174 ARIADNE IN NAXOS By EDWARD J. DENT NYONE who has ever attempted to learn a foreign language, anyone who has attained a considerable proficiency in it, knows that the most difficult and elusive chapter of his task is the comprehension of foreign humour. There are, of course, certain things which are comic in any language and perhaps to any Atemperament. Jokes which are primitive and direct we can all understand, and to an Englishman who knows German pretty well, there is a certain amusement to be derived from such literary humour as the parody in German of some classic German author. But supposing that we are confronted with, say, a German parody of a French or Italian author, the difficulty is horribly compli cated. We may be quite familiar with the original French or Italian, we may be fluent German scholars ; but there still remains a new effort to be made, and one that demands a peculiar agility of mind. We have got to realise not only what our French author signifies to us, but what he signifies to the average German mind ; and we often are inclined to feel that not only is the effort irksome, but that it is not worth the trouble of making. The curious entertainment presented a month ago at His Majesty's Theatre under the title of Ariadne in Naxos gives un limited scope to those who care to try psychological experiments of this kind. Ariadne in Naxos is an opera performed by order of M. Jourdain in Le Bourgeois Gentilhomme. Before we can under stand Ariadne, then, we must understand M. Jourdain ; not, however, Moliere's M. Jourdain, or what we English people think to be Moliere's M. Jourdain, but M. Jourdain as seen by Herr von Hoffmannsthal,and perhaps Herr von Hoffmannsthal's M. Jourdain as seen by Mr. Maugham and Sir Herbert Tree. Fortunately, however, this is not really the case. It is quite evident that this so-called " M. Jourdain " is a man of straw. What the author and composer wanted was an " induction " and nothing more—that is, an apology for their opera, so as to disarm criticism by the suggestion that what was apparently serious was 175 The Blue Review really meant to be comic, or vice versa. Hoffmannsthal is well read in English literature, and is no doubt as familiar with The Knight of the Burning Pestle as he is with The Taming of the Shrew ; it is quite possible, too, that he is acquainted with the old Italian Don Giovanni opera which Mozart's clever librettist adapted to his own uses. Having borrowed poor M. Jourdain to serve the purpose of a Christopher Sly, the author and composer soon saw that it could be easy and effective from the ordinary manager's point of view to keep the most broadly comic scenes, and introduce a liberal dose of incidental music ; moreover, M. Jourdain having held the stage both in France and in Germany for a couple of centuries, those of the audience who might be bored with the opera could at least be sure of having a good deal of fun for their money out of a tabloid arrangement of Moliere. The plain fact remains, however, that in this entertainment Moliere does not count artistically at all. M. Jourdain has no more appropriateness to Strauss' opera, even as a Christopher Sly, than he would have to Fanny's First Play ; if an induction is wanted at all, it must be an induction of our own times. The dressing up of prologue and opera in seventeenth century costume and language is merely an ingenious way of escape from the difficulties which would ensue if the problem presented was taken seriously. Hoffmannsthal, like a great many literary and artistic people at the present day, has fallen in love with the baroque. We are all rather sick of Ruskin and St. Pancras station ; we are all beginning to think it rather amusing to play with ideas which our elders considered to be in bad taste. And it so happens that Hoffmannsthal by way of being original, has just discovered that the English theatre of the seventeenth century produced at least one immortal masterpiece—Otway's Venice Preserved. Here let me say that Hoffmannsthal, as a clever German, has a real and serious advantage over us English people ; he probably does not see much difference between the fine poetry and the mere bombast that are both to be found in the serious scenes, and although he can hardly appreciate 176 Ariadne in Naxos the innermost flavour of the comic scenes, he at any rate has probably no scruple whatever (his version of the play is known to me only at second hand) in translating them literally, whereas in England the fantastic humours of Nacky and her Antonio have been banished from the stage since the days of George II. As a matter of fact the jumble of high tragedy and low comedy for which Hoffmannsthal so highly commends Otway was to be found in practically every Italian opera libretto of Otway's period. Moreover, the comic episodes of the Italian operas were certainly influenced to some extent by the Comedy of Masks—the extem porised comedies of Harlequin and Pantaloon, which were acted at every village fair. Ariadne then, it might be inferred, is really a parody of seventeenth-century Italian opera. Well, it is just such a parody as might be written by a man who had read some casual dictionary article about Italian opera and the Comedy of Masks, but had never given a moment's study to the very copious docu ments that remain, or even to the very copious literature about them. It is just possible that a clever composer with an antiquarian turn of mind and a keen sense of real scholarship, such as is ex tremely rare in Germany, might have set Hoffmannsthal's Ariadne to a fairly amusing parody of old Italian music : but I cannot see that it would have been worth the trouble, given the fact that a modern audience knows nothing of the style parodical. And even if it had been worth while, there surely was never a composer less fitted for the task than Richard Strauss. Now the sense of fine scholarship is by no means the first test of a really great composer. Or rather, a great composer may possess it, but does not make a parade of it, because the essential greatness of his thought and the clearness of his expression form a style of their own. On the other hand, the moment a composer wishes either to imitate or to parody some other composer's style, the sense of scholarship becomes indispensable. It is a quality which few composers of operas can afford to do without, since it is only the very greatest who can sustain the interest of an opera without 177 The Blue Review recourse to local colour, or some analogous device. Strauss is not one of these. In spite of all his cleverness, in spite of moments of real greatness, there is hardly a work of his which does not break down somewhere from want of scholarship. As long as Strauss is writing his own serious and strenuous style, his cacophony and even his coarseness of thought can be forgiven him. It is in his moments of would-be simplicity and popularity that he is utterly intolerable. The most horrible instance of all, perhaps, occurs in Salome, where by way of contrast to the perversities of Herod and his court the first followers of Jesus are represented musically by phrases which recall Franz Abt and the rest of the male-voice part-song school. Der Rosenkavalier is so full of these vulgarities that there is no room for anything to set a higher standard to the listener. Ariadne is as strange a mixture as Strauss has ever pro duced. The incidental music to the induction might pass if Moliere's play were given complete on its own merits ; it is gener ally agreeable and occasionally amusing in a heavy-handed sort of way. It is not particularly characteristic of Strauss, and it never for a single moment bears the least resemblance to seventeenth century music. As a musical induction to Ariadne it is mere waste of time. Had Sir Herbert Tree given us the entertainment all in one language we might have had the whole of the scene which imme diately precedes the opera, a scene which makes the opera a little more intelligible. It is not sufficient merely to see the horror of the composer when the order is given for the opera and the harle quinade to take place simultaneously. The offended dignity of the prima donna and the pert familiarity of Zerbinetta before the opera begins, go some way towards explaining their behaviours on the stage, for we are apparently meant to realise that the " opera " is merely an opera, and that the persons taking part in it are really live actors and actresses. It is this want of sincerity, combined with the want of scholar ship that constitutes the great blemish of the work. It is the more 178 Ariadne in Naxos painfully noticeable, because the concluding scene of the arrival of Bacchus and his duet with Ariadne are apparently quite sincere and undoubtedly beautiful. It is here if anywhere that Strauss has developed something of a new style, and a style that is free both of commonplace and of obscurity. In the earlier part of the serious opera, where Ariadne is surrounded by the Naiad, the Dryad, and Echo, there are some beautiful effects, but they are studies in the technique of vocal writing rather than the inevitable expression of genuine emotion, either literary or musical. As for Zerbinetta and her crew, they are tedious in the extreme. The composer who could write a symphonic movement on Funiculi funicula in the belief that it was a genuine folksong could hardly be expected to differentiate musically the individualities of Arlecchino, Brighella and the rest. The ensembles of male voices suggest nothing but a German Liedertafel. The mere difficulty of Zerbinetta's great aria has made a sensation among those who live on " sensations," but what does it amount to ? It is preceded by a recitative of real power and individuality ; a slow aria follows which oscillates between sentimental melody of Strauss' usual type when aiming at simplicity, and commonplace scales or cadenzas. After this comes the great rondo, intended apparently as a parody of Bellini, since the first phrase has a faint resemblance to Ah mon giunge. But Bellini, when he set out to write a tune could at any rate keep it going ; Strauss sheers off into a different style after two bars. The exaggerated coloratura which forms the greater part of the rondo is rarely expressive and seldom even effective. When it is not made up of obviously instrumental phrases, it is a mere string of threadbare tags from Meyerbeer. Of the real dramatic value of coloratura either in comedy or tragedy Strauss appears to know nothing whatever. And he is reputed to be a great Mozart scholar ! Yet we need not be without hope. One cannot hear Ariadne in Naxos without perceiving that Strauss is at last beginning to realise, however dimly, the expressive powers of the voice. It is a new 179 D The Blue Review medium to him, as it must be to any modern German composer, and he will take some time before he can express himself fully in it. He is half ashamed of it at present, and afraid that the critic will laugh at him ; that is why he hopes to get the laugh of them by throwing all the blame on the shoulders of poor M. Jourdain. It is not, however, in Zerbinetta's aria that the conversion is apparent, not in the variations on the Rhine-maidens' songs, nor in the hymn-tune trio sung towards the end by the three nymphs, but in the scene of Bacchus and Ariadne that Strauss has at last allowed his voices to be the means by which he expresses his real musical thought. It is this duet that may perhaps make Ariadne a work of real importance in the history of modern German music.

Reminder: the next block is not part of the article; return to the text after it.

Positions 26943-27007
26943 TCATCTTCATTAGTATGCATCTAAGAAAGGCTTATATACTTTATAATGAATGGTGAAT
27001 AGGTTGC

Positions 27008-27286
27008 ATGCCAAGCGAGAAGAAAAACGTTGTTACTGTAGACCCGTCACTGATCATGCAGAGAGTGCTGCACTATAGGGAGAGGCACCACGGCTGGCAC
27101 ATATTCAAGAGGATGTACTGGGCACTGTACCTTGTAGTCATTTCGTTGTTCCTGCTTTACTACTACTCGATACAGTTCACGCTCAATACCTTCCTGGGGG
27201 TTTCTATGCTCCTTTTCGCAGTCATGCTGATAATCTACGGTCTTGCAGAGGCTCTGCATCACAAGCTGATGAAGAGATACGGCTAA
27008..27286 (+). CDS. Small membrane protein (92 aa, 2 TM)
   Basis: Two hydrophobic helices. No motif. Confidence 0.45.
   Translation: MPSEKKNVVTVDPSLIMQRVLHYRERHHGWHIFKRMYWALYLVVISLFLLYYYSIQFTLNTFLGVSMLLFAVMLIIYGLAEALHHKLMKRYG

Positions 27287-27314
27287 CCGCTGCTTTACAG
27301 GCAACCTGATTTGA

180 EPILOGUE III. BAINS TURCS By KATHERINE MANSFIELD T|HIRD storey—to the left, Madame," said the cashier, handing me a pink ticket. " One moment—I will ring for the elevator." Her black satin skirt swished across the scarlet and gold hail, and she stood among the artificial palms, her white neck and powdered face topped with masses of gleaming orange hair—like an over-ripe fungus bursting from a thick, black stem. She rang and rang. " A thousand pardons, Madame. It is disgraceful. A new attendant. He leaves this week." With her fingers on the bell she peered into the cage as though she expected to see him, lying on the floor, like a dead bird. " It is disgraceful ! " There appeared from nowhere a tiny figure disguised in a peaked cap and dirty white cotton gloves. " Here you are ! " she scolded. " Where have you been ? What have you been doing ? " For answer the figure hid its face behind one of the white cotton gloves and sneezed twice. " Ugh ! Disgusting ! Take Madame to the third storey ! " The midget stepped aside, bowed, entered after me and clashed the gates to. We ascended, very slowly, to an accompaniment of sneezes and prolonged, half whistling sniffs. I asked the top of the patent leather cap : " Have you a cold ? " " It is the air, Madame," replied the creature, speaking through its nose with a restrained air of great relish, " one is never dry here. Third floor—if you please," sneezing over my ten-centime tip. I walked along a tiled corridor decorated with advertisements for lingerie and bust improvers—was allotted a tiny cabin and a blue print chemise and told to undress and find the Warm Room as soon as possible. Through the matchboard walls and from the corridor sounded cries and laughter and snatches of conversation. " Are you ready ? " " Are you coming out now ? " " Wait till you see me ! " " Berthe—Berthe ! " " One moment! One moment! Immediately ! " I undressed quickly and carelessly, feeling like one of a troupe of little schoolgirls let loose in a swimming bath. The Warm Room was not large. It had terra cotta painted walls with a fringe of peacocks, and a glass roof, through which one 181 The Blue Review could see the sky, pale and unreal as a photographer's background screen. Some round tables strewn with shabby fashion journals, a marble basin in the centre of the room, filled with yellow lilies, and on the long, towel enveloped chairs, a number of ladies, apparently languid as the flowers. ... I lay back with a cloth over my head, and the air, smelling of jungles and circuses and damp washing made me begin to dream. . . Yes, it might have been very fascinating to have married an explorer . . . and lived in a jungle, as long as he didn't shoot anything or take anything captive. I detest performing beasts. Oh . . . those circuses at home . . . the tent in the paddock and the children swarming over the fence to stare at the waggons and at the clown making up with his glass stuck on the waggon wheel—and the steam organ playing the Honeysuckle and the Bee much too fast . . . over and over. ... I know what this air reminds me of—a game of follow my leader among the clothes hung out to dry. . . . The door opened. Two tall blonde women in red and white check gowns came in and took the chairs opposite mine. One of them carried a box of mandarins wrapped in silver paper and the other a manicure set. They were very stout, with gay, bold faces, and quantities of exquisite whipped fair hair. Before sitting down they glanced round the room, looked the other women up and down, turned to each other, grimaced, whis pered something, and one of them said, offering the box, " Have a mandarin ? " At that they started laughing—they lay back and shook, and each time they caught sight of each other broke out afresh. " Ah, that was too good," cried one, wiping her eyes very carefully, just at the corners. " You and I, coming in here, quite serious, you know, very correct—and looking round the room— and—and as a result of our careful inspection—I offer you a man darin. No, it's too funny. I must remember that. It's good enough for a music hall. Have a mandarin ? " " But I cannot imagine," said the other, " why women look so hideous in Turkish baths— like beef steaks in chemises. Is it the women—or is it the air ? 182 Epilogue III : Bains Turcs Look at that one, for instance—the skinny one, reading a book and sweating at the moustache—and those two over in the corner, discussing whether or not they ought to tell their non-existent babies how babies come—and . . . Heavens ! Look at this one coming in. Take the box, dear. Have all the mandarins." The newcomer was a short stout little woman with flat, white feet and a black mackintosh cap over her hair. She walked up and down the room, swinging her arms, in affected unconcern, glanced contemptuously at the laughing women and rang the bell for the attendant. It was answered immediately by " Berthe," half naked and sprinkled with soapsuds. " Well, what is it, Madame. I've no time . . ." " Please bring me a hand towel," said the Mackintosh Cap, in German. " Pardon ? I do not understand. Do you speak French ? " " Non," said the mackintosh cap. " Ber—the ! " shrieked one of the blonde women, " have a mandarin. Oh, mon Dieu, I shall die of laughing." The Mackintosh Cap went through a pantomime of finding herself wet and rubbing herself dry. " Verstehen Sie." " Mais non, Madame," said Berthe, watching with round eyes that snapped with laughter, and she left the Mackintosh Cap, winked at the blonde women, came over, felt them as though they had been a pair of prize poultry, said " You are doing very well," and disappeared again. The Mackintosh Cap sat down on the edge of a chair, snatched a fashion journal, smacked over the crackling pages and pretended to read and the blonde women leaned back eating the mandarins and throwing the peelings into the lily basin. A scent of fruit, fresh and penetrating, hung on the air. I looked round at the other women. Yes, they were hideous, lying back, red and moist, with dull eyes and lank hair, the only little energy they had vented in shocked prudery at the behaviour of the two blondes. Suddenly I discovered Mackintosh Cap staring at me over the top of her fashion journal, so intently that I took flight and went into the hot room. But in vain ! Mackintosh Cap followed after and planted herself in front of me. " I know," she said, confident and confiding, " that you can 183 The Blue Review speak German. I saw it in your face just now. Wasn't that a scandal about the attendant refusing me a towel ? I shall speak to the management about that and I shall get my husband to write them a letter this evening. Things always come better from a man, don't they ? No," she said, rubbing her yellowish arms, " I've never been in such a scandalous place—and four francs fifty to pay ! Naturally, I shall not give a tip. You wouldn't, would you ? Not after that scandal about a hand towel. ... I've a great mind to complain about those women as well. Those two that keep on laughing and eating. Do you know who they are ? " She shook her head. " They're not respectable women—you can tell at a glance. At least I can, any married woman can. They're nothing but a couple of street women. I've never been so insulted in my life. Laughing at me, mind you ! The great big fat pigs like that ! And I haven't sweated at all properly, just because of them. I got so angry that the sweat turned in instead of out; it does in excitement, you know, sometimes, and now instead of losing my cold, I wouldn't be surprised if I brought on a fever." I walked round the hot room in misery pursued by the Mackin tosh Cap until the two blonde women came in, and seeing her, burst into another fit of laughter. To my rage and disgust Mackintosh Cap sidled up to me, smiled meaningly, and drew down her mouth. " I don't care," she said, in her hideous German voice. " I shouldn't lower myself by paying any attention to a couple of street women. If my husband knew he'd never get over it. Dreadfully particular he is. We've been married six years. We come from Salzburg. It's a nice town. Four children I have living, and it was really to get over the shock of the fifth that we came here. The fifth," she whispered, padding after me, " was born, a fine healthy child, and it never breathed ! Well, after nine months, a woman can't help being disappointed, can she ? " I moved towards the vapour room. " Are you going in there," she said. " I wouldn't if I were you. Those two have gone in. They may think you want to strike up an acquaintance with them. 184 Epilogue III: Bains Turcs You never know, women like that." At that moment they came out, wrapping themselves in the rough gowns, and passing Mackintosh Cap like disdainful queens. " Are you going to take your chemise off in the vapour room ? " asked she. " Don't mind me, you know. Woman is woman, and besides, if you'd rather, I won't look at you. I know—I used to be like that. I wouldn't mind betting," she went on savagely, " those filthy women had a good look at each other. Pooh ! women like that. You can't shock them. And don't they look dreadful. Bold and all that false hair. That manicure box one of them had was fitted up with gold. Well, I don't suppose it was real, but I think it was disgusting to bring it. One might at least cut one's nails in private, don't you think ? I cannot see," she said, " what men see in such women. No, a husband and children and a home to look after, that's what a woman needs. That's what my husband says. Fancy one of these hussies peeling potatoes or choosing the meat! Are you going already ? " I flew to find Berthe and all the time I was soaped and smacked and sprayed and thrown in a cold water tank I could not get out of my mind the ugly, wretched figure of the little German with a good husband and four children railing against the two fresh beauties who had never peeled potatoes nor chosen the right meat. In the anteroom I saw them once again. They were dressed in blue. One was pinning on a bunch of violets, the other buttoning a pair of ivory suede gloves. In their charming feathered hats and furs they stood talking. " Yes, there they are," said a voice at my elbow. And Mackintosh Cap, transformed, in a blue and white check blouse and crochet collar, with the little waist and large hips of the German woman and a terrible bird nest, which Salzburg doubtless called Reise Hut on her head. " How do you suppose they can afford clothes like that ? The horrible, low creatures. No, they're enough to make a young girl think twice." And as the two walked out of the anteroom, Mackintosh Cap stared after them, her sallow face all mouth and eyes, like the face of a hungry child before a forbidden table. 185 CHRONICLES OF THE MONTH